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Topic: Why is Mandarin so incredibly easy to learn?
Message: Posted by: panlives (Mar 24, 2011 01:16PM)
http://blog.memrise.com/2011/01/why-is-mandarin-so-incredibly-easy-to.html
Message: Posted by: gdw (Mar 24, 2011 03:14PM)
Kinda makes me interested in learning it. Sounds similar to mem deck work. The first part is the hardest.
Message: Posted by: critter (Mar 24, 2011 03:22PM)
Groovy. Now try and learn all of the characters.
Message: Posted by: EsnRedshirt (Mar 24, 2011 03:37PM)
Hmm. Read the footnotes. He admits he's lying. Plus it's an ad.

Mandrin is tough to the untrained ear because it's tonal. One word has five different meanings depending on tone. If you haven't grew up around it, it's really tough to hear the differences- be careful or you'll call your Chinese mother-in-law a horse.
Message: Posted by: balducci (Mar 24, 2011 04:05PM)
[quote]
On 2011-03-24 16:37, EsnRedshirt wrote:

Hmm. Read the footnotes. He admits he's lying. Plus it's an ad.
[/quote]
I don't know that he is lying. As he says, he is oversimplifying and exaggerating a bit for comic effect and in order to make a point.

I think his overall point remains, that Mandarin is relatively easy to learn.

Of course, that's just HIS opinion.

But, you are correct, he does have something to sell.

I have to tell you, though, my nephew and his wife have both learned Mandarin. Both picked it up fairly quickly. Mind you, I am not claiming that either one sounds like a native speaker. But they have traveled and been able to make use of it.
Message: Posted by: critter (Mar 24, 2011 04:15PM)
I took a course in Standardized Chinese, which is a form of Mandarin, a few years ago at the community college. I did not do so well.
Learning to speak with the tones wasn't too bad, but hearing the tones in a native conversation is hard as ****.
And then there's the alphabet. There are hundreds of characters just in common usage alone, and thousands more that aren't so common. And then there's different ways to write each one. My teacher said that's why the illiteracy rate is so high in China.
I actually think I know more Thai right now than I do Mandarin, and I don't know much Thai.
Message: Posted by: EsnRedshirt (Mar 24, 2011 08:52PM)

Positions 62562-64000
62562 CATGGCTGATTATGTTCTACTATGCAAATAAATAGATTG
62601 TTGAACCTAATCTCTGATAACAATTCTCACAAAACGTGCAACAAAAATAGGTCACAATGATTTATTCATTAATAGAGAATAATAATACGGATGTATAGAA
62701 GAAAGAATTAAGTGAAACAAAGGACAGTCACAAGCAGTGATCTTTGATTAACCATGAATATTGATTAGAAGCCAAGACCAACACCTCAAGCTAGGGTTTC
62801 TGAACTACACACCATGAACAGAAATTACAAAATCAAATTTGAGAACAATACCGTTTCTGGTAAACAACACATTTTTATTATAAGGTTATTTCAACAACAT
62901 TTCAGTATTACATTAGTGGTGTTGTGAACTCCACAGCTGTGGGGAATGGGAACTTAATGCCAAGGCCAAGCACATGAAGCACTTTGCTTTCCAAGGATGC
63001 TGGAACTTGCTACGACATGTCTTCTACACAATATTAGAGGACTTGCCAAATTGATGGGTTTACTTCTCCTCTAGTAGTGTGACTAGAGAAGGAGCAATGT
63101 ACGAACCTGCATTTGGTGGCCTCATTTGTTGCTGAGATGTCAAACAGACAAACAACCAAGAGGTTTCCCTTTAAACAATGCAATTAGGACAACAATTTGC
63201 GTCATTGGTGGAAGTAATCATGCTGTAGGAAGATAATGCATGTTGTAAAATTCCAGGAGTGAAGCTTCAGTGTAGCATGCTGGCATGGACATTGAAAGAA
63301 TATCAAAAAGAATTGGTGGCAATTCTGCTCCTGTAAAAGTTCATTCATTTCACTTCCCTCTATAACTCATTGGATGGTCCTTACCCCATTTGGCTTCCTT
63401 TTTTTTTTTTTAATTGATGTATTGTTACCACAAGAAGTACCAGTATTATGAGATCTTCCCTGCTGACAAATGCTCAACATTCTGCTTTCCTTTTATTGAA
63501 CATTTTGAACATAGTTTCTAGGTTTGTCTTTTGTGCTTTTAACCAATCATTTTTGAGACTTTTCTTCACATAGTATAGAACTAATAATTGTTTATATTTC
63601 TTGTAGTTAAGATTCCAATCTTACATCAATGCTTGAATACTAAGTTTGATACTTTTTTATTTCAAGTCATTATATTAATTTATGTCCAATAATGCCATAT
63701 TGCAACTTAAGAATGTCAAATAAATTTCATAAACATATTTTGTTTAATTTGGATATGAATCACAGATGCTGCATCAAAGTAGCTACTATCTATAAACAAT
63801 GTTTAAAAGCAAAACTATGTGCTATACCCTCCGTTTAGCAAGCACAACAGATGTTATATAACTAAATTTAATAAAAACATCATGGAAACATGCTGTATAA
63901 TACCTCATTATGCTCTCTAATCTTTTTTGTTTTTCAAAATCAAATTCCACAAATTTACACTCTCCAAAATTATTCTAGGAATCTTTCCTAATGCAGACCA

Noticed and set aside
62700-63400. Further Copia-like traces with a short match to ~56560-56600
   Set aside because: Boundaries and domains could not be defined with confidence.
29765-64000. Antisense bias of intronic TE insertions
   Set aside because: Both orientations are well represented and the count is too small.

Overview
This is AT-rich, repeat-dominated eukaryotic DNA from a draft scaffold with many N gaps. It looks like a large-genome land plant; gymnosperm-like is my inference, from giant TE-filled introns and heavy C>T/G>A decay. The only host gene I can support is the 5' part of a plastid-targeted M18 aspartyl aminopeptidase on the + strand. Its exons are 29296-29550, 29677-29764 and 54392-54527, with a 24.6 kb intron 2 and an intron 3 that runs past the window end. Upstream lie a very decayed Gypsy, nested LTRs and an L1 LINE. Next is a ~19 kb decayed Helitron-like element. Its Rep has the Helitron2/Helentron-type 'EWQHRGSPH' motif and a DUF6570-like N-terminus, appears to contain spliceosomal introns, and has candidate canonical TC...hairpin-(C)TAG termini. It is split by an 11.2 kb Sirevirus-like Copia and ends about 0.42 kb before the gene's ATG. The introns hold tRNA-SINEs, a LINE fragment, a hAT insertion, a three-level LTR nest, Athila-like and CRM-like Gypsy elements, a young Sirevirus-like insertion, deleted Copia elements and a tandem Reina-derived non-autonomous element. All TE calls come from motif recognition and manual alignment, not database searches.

My wife speaks Cantonese "like a child" (her phrase in Cantonese.) She understands Mandrin, because her mother speaks it, but can't speak it herself.
Message: Posted by: Al Angello (Mar 24, 2011 09:34PM)
The Mandarin Language
What a disappointment I thought that this thread was all about how incredibly easy Mandarin cooking is to learn. Man I was ready to get out my wok, and Ginsu knives.
Message: Posted by: Dan Bernier (Mar 24, 2011 09:51PM)
Al, here is a interresting fact about Ginsu knives.

The knives were first manufactured in the 1950s in Fremont, Ohio, by the Douglas Quikut Division of Scott Fetzer. In 1978, they were marketed on television as Ginsu knives by Ed Valenti and Barry Becher. The name was made up and had nothing to do with Japan or Ginsu swords. The manufacturing company is now owned by Wall Street mogul Warren Buffet.
Message: Posted by: Al Angello (Mar 24, 2011 09:58PM)
Dan
It's hockey season, and I'll be talking to you during the playoff's

FYI Dan
I now pay 99 cents to itunes for all of my music.
Message: Posted by: abc (Mar 24, 2011 11:13PM)
[quote]
On 2011-03-24 16:37, EsnRedshirt wrote:
Hmm. Read the footnotes. He admits he's lying. Plus it's an ad.

Mandrin is tough to the untrained ear because it's tonal. One word has five different meanings depending on tone. If you haven't grew up around it, it's really tough to hear the differences- be careful or you'll call your Chinese mother-in-law a horse.
[/quote]
Not entirely true.
Wha we perceive as one sound "ma" for example has five different tones and they represent a lot more than just five different words. The context is important. Ma (which could be horse, mother, question particle and more) has at least 20 characters with that pronunciation if you don't count the tones but at least 3 each if you do count the tones. How do you know the difference?
Through context. If you ask a question and put the question particle "ma" at the end and mispronounce it, no-one would even notice. If you stop worrying about the pronunciation then Mandarin is actually very easy to learn. Now Cantonese, that is something else.
Message: Posted by: Dan Bernier (Mar 24, 2011 11:55PM)
I look forward to conversing with you during the playoffs as well Al!

I have Frostwire. I learned how to not share my downloads which makes it entirely legal for me here in Canada.
Message: Posted by: Doug Higley (Mar 25, 2011 02:32AM)
The pundits say to learn Mandarin to succeed in tomorrows business world. Also I have a collection of Chinese films. However, since I completely reject tomorrow and embrace the past with which I'm obsessed, I'm learning Italian instead. :) ciao.
Message: Posted by: MickeyPainless (Mar 25, 2011 04:49PM)
I love their oranges!
Message: Posted by: critter (Mar 25, 2011 05:17PM)
I think Cantonese food is better :)
Message: Posted by: MickeyPainless (Mar 25, 2011 05:25PM)
I'm a fan of Panda Express!
Message: Posted by: critter (Mar 25, 2011 05:31PM)
They do have the awesome orange chicken...